state officials say. For example, in St. Paul, Jan Mueller, who oversees the
welfare program for Lifetrack Resources, has a significant refugee population
in her caseload, particularly Hmong and Somalians. Typically, they are enrolled
"functional work English" classes for 20 hours a week. Adding 24 hours of work to that total
"is a very heavy burden for people who are already struggling," she said.
Republicans argue that it is simply time to raise the bar on the states. While
welfare caseloads have dropped by more than half since 1996, they say, states
need to do more to ensure that the people still on welfare are fully engaged in
some kind of work activity.
But state officials note that these new work requirements come in a much
tougher economic climate. Moreover, they say, many of the easy cases have
already left the rolls, leaving a disproportionate number of clients who are
harder to place in jobs, because of issues like mental health problems or a
lack of English.
"We're dealing with a lot of people now who have been on assistance for a
significant period of time," said Nicole Swanson, who oversees welfare programs in Anoka County.
"They have low I.Q.'s and learning disabilities and a lot of family issues --
single parents dealing with two or three kids, one is in foster care, one is in
the probation system, the mother's trying to go to work and deal with day care."
For all these reasons, some state officials say the only way to meet the new
requirements is by creating new
"work experience" or workfare programs, in which recipients are essentially required to work off
their grants. Critics deride such programs as
"make work" that does little to move poor people into long-term employment.
But Jason Turner, who was New York City's welfare commissioner under Mayor
Rudolph W. Giuliani, said that work was an essential component for clients.
"Sitting in a classroom, day after day, week after week, is just not effective
in helping you to get up and get a job," Mr. Turner said. Going to a workplace
"helps change the self-perception of the individual to someone with a work
identity," he said.
A 40-hour week, officials say, would also mean major new expenses for child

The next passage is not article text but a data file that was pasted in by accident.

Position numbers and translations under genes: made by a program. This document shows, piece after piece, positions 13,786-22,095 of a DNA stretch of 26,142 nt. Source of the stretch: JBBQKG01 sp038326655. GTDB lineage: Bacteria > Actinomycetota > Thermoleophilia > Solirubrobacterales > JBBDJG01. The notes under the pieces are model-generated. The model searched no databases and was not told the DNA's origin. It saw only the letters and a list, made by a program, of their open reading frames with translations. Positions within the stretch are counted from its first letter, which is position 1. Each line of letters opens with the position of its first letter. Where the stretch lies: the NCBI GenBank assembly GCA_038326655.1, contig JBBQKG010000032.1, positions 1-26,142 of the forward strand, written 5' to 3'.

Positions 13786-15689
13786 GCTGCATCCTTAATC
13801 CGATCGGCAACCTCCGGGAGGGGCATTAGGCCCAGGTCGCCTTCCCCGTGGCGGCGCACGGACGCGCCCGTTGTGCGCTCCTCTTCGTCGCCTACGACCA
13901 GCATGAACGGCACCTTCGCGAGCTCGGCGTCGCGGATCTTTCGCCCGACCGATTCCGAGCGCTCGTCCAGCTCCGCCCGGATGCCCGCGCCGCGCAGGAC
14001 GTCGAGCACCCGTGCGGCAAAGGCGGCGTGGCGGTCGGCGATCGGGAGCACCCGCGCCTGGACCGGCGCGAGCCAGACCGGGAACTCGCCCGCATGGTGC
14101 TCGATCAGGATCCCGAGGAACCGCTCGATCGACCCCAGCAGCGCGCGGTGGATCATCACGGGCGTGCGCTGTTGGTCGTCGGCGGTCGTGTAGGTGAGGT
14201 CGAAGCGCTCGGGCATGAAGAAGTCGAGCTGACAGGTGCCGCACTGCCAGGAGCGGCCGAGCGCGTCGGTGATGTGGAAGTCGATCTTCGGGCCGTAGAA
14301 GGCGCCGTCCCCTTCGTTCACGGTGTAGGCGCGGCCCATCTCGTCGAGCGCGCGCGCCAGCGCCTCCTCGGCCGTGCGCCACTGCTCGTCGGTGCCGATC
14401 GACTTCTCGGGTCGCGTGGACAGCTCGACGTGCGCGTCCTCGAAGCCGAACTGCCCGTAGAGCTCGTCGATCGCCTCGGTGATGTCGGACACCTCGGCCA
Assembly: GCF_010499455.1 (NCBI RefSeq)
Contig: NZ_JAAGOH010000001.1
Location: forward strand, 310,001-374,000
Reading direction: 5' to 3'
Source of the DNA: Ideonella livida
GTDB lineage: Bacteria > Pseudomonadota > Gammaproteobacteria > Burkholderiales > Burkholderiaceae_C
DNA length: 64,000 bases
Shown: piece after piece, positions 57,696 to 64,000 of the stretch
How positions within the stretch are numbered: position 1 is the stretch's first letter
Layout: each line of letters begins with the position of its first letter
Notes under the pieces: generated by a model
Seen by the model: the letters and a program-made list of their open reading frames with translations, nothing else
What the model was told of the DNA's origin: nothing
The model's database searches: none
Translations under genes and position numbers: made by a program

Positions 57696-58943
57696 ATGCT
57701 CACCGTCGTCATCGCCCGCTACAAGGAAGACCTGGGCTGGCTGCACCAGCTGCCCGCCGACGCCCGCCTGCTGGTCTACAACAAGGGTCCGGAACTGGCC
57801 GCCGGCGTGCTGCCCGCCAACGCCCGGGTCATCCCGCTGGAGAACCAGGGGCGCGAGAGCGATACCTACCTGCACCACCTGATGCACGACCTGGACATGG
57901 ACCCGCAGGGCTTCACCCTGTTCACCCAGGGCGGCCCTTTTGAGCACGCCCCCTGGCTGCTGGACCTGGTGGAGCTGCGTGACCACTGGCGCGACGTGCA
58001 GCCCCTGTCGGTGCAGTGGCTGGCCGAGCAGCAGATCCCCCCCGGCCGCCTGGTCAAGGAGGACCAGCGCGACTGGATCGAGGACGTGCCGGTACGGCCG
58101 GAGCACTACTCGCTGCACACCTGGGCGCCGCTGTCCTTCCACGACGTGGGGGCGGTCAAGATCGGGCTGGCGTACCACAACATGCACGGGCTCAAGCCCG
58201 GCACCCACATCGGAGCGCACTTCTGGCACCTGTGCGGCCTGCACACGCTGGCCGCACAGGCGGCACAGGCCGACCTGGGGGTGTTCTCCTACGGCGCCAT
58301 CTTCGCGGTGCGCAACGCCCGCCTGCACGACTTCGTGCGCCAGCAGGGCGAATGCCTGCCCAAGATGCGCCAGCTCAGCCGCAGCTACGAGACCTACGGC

care. The California Legislative Analyst's Office reported last week that the
Bush plan would cost that state an additional $2.8 billion over the next five
years, largely because of child care.
Some state officials said they feared that the new requirements would also
drain time and money away from the language, training and treatment programs
many states now offer the poor -- activities that would be permitted under the
Bush plan but, by themselves, would not satisfy the work requirement. Robin
Arnold-Williams, executive director of the Utah Department of Human Services
and a leader in the American Public Human Services Association, cited the
example of mothers who abuse methamphetamine.
"That mom may, for the first three months, typically need full-time residential
care. But you know, she's not ready to go to work 24 hours a week right after
that. Otherwise, we're setting her up to fail."
In Minnesota, state officials say they pride themselves on not just cutting the
welfare rolls, but helping people move out of poverty -- developing their
skills, stabilizing their families and supplementing their income even after
they take private-sector jobs. The program has, in fact, been widely praised.
But, Mr. O'Keefe says, under the Bush plan:
"We would not be able to do what we're doing now. We would not get the results
we're getting now."
Those pleas for state flexibility and the freedom to experiment are familiar to
Secretary Thompson, who as governor of Wisconsin was a leading advocate for
state flexibility when the 1996 law was being written. In an interview, Mr.
Thompson suggested it was all part of the legislative dance.
"If I was a governor, I'd be doing the same thing," he said.